Anecdotal evidence in Kenya reveals that GBV has a substantial economic impact on women and girls as well as communities.7 Though estimations of economic expenditure on GBV in Kenya exist, the focus has been on cost of services provided to survivors. This is often centered on selected health services delivery points. There is thus need for systematic analysis of the immediate and long-term costs of GBV on survivors. Furthermore, there is little focus on accounting for losses due to GBV, which often require a multi-dimensional approach and use of robust statistical testing. In addition, some costs relating to GBV remain unexplored and invisible due to the difficulty in accounting for them since they take a longtime to manifest. Studies have rarely looked at financial costs of GBV at individual and cumulative levels. Additionally, there is paucity of studies estimating the monetary value of losses incurred by women as indirect costs. Data to link the effect of GBV on survivors’ recovery and their economic empowerment is equally limited.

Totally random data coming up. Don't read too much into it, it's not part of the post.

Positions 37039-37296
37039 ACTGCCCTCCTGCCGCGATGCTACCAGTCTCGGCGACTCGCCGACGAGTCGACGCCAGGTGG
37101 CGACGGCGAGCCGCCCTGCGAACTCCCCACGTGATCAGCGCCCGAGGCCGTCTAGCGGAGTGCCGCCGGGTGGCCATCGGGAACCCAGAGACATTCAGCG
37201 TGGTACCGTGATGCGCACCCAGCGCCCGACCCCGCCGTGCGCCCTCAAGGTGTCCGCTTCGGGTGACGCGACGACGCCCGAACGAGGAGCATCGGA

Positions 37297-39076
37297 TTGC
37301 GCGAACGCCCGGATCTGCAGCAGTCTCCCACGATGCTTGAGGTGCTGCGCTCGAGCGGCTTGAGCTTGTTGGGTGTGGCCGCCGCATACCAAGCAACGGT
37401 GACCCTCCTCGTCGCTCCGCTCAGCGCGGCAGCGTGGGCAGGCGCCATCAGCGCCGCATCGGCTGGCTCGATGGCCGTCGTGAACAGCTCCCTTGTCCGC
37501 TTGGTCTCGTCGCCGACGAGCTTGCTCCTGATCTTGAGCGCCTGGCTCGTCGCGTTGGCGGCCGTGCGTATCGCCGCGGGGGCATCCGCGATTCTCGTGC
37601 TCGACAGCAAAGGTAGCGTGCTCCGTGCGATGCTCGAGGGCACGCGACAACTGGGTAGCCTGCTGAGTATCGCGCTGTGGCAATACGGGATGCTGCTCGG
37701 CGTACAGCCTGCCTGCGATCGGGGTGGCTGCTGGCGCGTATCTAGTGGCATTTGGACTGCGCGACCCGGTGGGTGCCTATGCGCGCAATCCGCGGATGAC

Primary Health Care (PHC), with its frontline role in addressing the immediate health needs of communities, finds itself in a pivotal position when it comes to managing GBV aftermath. The World Health Organization (WHO), recognizing the integral role of PHC in the global health framework, underscores its significance concerning GBV.8 By exploring the economic implications of GBV in Kenya, this study hopes to shed light on the immense challenges encountered by Primary Health Care centers. Understanding these challenges within their economic context offers insights into the necessary resource allocations, training, and upgrades required in PHC facilities. By aligning our findings with WHO's recommendations, we aim to offer a holistic view of the problem, underscoring the urgency of informed interventions.

Materials and methodsResearch design